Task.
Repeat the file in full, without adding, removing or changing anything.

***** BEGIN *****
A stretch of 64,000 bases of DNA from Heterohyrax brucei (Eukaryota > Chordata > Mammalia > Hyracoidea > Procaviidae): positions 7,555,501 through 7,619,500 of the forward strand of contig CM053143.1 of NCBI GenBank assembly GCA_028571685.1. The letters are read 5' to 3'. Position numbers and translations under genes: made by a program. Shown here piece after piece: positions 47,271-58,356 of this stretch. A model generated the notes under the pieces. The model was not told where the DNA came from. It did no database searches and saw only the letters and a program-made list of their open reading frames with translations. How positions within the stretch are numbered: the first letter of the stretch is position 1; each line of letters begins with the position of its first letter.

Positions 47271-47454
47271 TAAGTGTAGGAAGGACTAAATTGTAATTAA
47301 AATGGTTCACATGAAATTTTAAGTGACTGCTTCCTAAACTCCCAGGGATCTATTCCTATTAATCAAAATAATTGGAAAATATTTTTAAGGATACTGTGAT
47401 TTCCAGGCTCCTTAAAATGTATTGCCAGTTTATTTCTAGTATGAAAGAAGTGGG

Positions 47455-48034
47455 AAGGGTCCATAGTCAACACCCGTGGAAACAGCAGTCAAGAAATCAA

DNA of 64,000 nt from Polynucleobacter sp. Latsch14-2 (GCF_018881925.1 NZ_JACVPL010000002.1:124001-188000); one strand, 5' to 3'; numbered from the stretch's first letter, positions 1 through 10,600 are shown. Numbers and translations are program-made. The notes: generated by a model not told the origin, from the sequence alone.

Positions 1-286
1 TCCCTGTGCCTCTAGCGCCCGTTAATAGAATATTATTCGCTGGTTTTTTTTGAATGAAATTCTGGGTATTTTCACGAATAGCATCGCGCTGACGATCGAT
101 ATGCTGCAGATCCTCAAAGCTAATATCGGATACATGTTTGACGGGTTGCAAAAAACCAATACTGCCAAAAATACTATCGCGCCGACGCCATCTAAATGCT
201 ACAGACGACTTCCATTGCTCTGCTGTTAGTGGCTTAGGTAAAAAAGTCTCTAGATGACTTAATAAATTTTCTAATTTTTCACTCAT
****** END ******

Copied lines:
A stretch of 64,000 bases of DNA from Heterohyrax brucei (Eukaryota > Chordata > Mammalia > Hyracoidea > Procaviidae): positions 7,555,501 through 7,619,500 of the forward strand of contig CM053143.1 of NCBI GenBank assembly GCA_028571685.1. The letters are read 5' to 3'. Position numbers and translations under genes: made by a program. Shown here piece after piece: positions 47,271-58,356 of this stretch. A model generated the notes under the pieces. The model was not told where the DNA came from. It did no database searches and saw only the letters and a program-made list of their open reading frames with translations. How positions within the stretch are numbered: the first letter of the stretch is position 1; each line of letters begins with the position of its first letter.

Positions 47271-47454
47271 TAAGTGTAGGAAGGACTAAATTGTAATTAA
47301 AATGGTTCACATGAAATTTTAAGTGACTGCTTCCTAAACTCCCAGGGATCTATTCCTATTAATCAAAATAATTGGAAAATATTTTTAAGGATACTGTGAT
47401 TTCCAGGCTCCTTAAAATGTATTGCCAGTTTATTTCTAGTATGAAAGAAGTGGG

Positions 47455-48034
47455 AAGGGTCCATAGTCAACACCCGTGGAAACAGCAGTCAAGAAATCAA

DNA of 64,000 nt from Polynucleobacter sp. Latsch14-2 (GCF_018881925.1 NZ_JACVPL010000002.1:124001-188000); one strand, 5' to 3'; numbered from the stretch's first letter, positions 1 through 10,600 are shown. Numbers and translations are program-made. The notes: generated by a model not told the origin, from the sequence alone.

Positions 1-286
1 TCCCTGTGCCTCTAGCGCCCGTTAATAGAATATTATTCGCTGGTTTTTTTTGAATGAAATTCTGGGTATTTTCACGAATAGCATCGCGCTGACGATCGAT
101 ATGCTGCAGATCCTCAAAGCTAATATCGGATACATGTTTGACGGGTTGCAAAAAACCAATACTGCCAAAAATACTATCGCGCCGACGCCATCTAAATGCT
201 ACAGACGACTTCCATTGCTCTGCTGTTAGTGGCTTAGGTAAAAAAGTCTCTAGATGACTTAATAAATTTTCTAATTTTTCACTCAT